CAT BEHAVIOUR

Cat Behaviour

Cats may seem like the most independent of creatures, but they are really quite social and do need a lot of attention. And even though they appear to nap constantly, they also need to be occupied, even when you're not around.

Cat capers

Cats love to play. Regular playtime helps cats maintain fitness, improve their social skills and mental alertness. It will also reduce the likelihood of them scratching up your furniture, carpets - and you. Perhaps the best thing about playing with your cat is that it will strengthen your mutual bond.

There are so many cat toys on the market today, you can build up a collection over time and rotate them to ensure your cat is constantly stimulated. When you're not at home, leave a toy to keep kitty happy. Spend time each day playing with your cat.

Encourage your cat to find its inner tiger through play and you'll see that domestic cats' behaviour is not so far removed from their wild ancestors after all. Their hunting habits in the wild translate to playful antics in the home. Anything that replicates the 'hunt' will keep your cat amused.

The mad dash

Ever seen a cat dashing around like mad, leaping over furniture, under tables and bouncing off the walls? It's their playful part of their behaviour through which they expend some of the energy they've conserved cat-napping all day. If you have a garden, let your cat out during the day so they have plenty of time to run around. Make sure they come in again at night.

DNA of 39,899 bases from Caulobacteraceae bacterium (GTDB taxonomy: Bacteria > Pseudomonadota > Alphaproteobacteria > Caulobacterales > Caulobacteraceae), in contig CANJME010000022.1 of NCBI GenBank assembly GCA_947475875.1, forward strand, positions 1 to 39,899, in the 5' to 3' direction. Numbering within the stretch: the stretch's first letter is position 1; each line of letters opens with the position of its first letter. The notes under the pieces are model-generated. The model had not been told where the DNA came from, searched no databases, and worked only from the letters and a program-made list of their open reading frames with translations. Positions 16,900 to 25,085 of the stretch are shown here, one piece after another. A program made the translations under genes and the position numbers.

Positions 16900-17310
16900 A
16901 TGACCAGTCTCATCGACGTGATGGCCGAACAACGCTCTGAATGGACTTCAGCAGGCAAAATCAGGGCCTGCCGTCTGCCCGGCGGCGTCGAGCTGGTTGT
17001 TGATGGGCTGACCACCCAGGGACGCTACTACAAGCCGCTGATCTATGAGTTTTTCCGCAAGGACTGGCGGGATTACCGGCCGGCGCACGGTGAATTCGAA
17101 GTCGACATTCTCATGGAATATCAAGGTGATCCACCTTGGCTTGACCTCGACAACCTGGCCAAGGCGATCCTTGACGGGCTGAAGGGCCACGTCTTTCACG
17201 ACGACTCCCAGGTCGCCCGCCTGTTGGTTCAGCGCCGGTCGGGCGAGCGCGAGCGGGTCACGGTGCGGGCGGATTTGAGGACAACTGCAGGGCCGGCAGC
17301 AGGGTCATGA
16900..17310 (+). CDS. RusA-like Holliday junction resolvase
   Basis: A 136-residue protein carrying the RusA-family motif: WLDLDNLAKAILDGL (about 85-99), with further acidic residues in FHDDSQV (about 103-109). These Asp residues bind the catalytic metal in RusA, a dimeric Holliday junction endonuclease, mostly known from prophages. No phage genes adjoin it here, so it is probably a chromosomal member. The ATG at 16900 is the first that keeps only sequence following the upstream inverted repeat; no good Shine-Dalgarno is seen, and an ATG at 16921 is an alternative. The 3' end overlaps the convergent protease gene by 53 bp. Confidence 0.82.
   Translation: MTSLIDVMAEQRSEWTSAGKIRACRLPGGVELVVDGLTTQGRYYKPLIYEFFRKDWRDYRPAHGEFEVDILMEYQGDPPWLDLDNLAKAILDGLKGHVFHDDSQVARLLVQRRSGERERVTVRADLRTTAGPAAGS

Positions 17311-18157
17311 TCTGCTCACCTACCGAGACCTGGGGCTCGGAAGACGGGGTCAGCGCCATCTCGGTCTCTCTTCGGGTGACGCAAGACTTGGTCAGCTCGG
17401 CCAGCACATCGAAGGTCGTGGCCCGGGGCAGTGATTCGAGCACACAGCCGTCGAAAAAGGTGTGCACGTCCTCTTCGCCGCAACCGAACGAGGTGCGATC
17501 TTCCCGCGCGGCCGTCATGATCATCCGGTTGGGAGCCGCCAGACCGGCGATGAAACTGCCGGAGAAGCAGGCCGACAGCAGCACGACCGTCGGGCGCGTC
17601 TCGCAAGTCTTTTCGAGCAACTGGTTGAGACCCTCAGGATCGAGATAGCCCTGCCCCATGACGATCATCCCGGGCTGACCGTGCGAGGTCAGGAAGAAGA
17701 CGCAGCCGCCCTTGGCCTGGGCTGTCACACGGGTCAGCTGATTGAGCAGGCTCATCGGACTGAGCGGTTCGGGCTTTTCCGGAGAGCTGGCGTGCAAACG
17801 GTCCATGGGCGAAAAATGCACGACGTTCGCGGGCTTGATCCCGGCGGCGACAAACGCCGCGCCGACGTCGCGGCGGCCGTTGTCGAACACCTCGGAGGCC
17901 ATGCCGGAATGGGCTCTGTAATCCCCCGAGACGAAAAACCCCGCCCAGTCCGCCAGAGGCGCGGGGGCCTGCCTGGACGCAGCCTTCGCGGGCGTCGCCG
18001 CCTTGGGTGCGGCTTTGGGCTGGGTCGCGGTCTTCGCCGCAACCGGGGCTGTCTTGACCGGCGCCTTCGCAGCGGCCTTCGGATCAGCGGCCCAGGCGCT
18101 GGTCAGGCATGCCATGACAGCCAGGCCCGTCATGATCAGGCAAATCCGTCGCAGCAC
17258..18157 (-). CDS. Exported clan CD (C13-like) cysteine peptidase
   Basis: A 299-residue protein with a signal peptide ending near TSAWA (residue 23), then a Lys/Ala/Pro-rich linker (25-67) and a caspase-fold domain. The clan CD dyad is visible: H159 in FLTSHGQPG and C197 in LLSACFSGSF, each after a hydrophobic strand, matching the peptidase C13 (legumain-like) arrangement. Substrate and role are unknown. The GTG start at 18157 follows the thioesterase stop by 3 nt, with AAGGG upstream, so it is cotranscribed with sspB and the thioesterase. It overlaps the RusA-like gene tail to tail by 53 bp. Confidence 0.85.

Keeping your cats amused

There are many exciting ways for you to keep your cat occupied when you're not around. As modern life becomes busier and people are away from home most of the day, this has become increasingly important.

Cats are a little easier to leave home alone rather than dogs, as dogs need constant reassurance from their owners. Cats are quite easily amused and will often find the simpler things in life very stimulating.

Kittens and young adult cats love the opportunity to play-hunt almost anything you have lying around the house. Throw bottle tops on the floor, screw up newspapers, wiggle carpet fringes and waggle old socks at them. They will take up the game immediately: pouncing, leaping and running at their toy 'prey'.

Cats love scratching posts, climbing frames (they love to be up high), balls and toys with string or feathers. Most of the time cats will amuse themselves but they also need a daily dose from their owners. Spending time with your cat is really important as it allows you to maintain the bond you have with your animal. Another thing that you can try is having a bird feeder or a fish tank. Bird feeders will have to be in visible view outside and the fish tank will have to have a secure lid on it as they might decide to do a little fishing… which could be bad news!

If you really want to spoil your puss go the local pet shop and splurge on some treats. They will love you for it! Exercise is a must for cats, so take the time to sit around and spend some time hanging out with your furry friend.

Scratching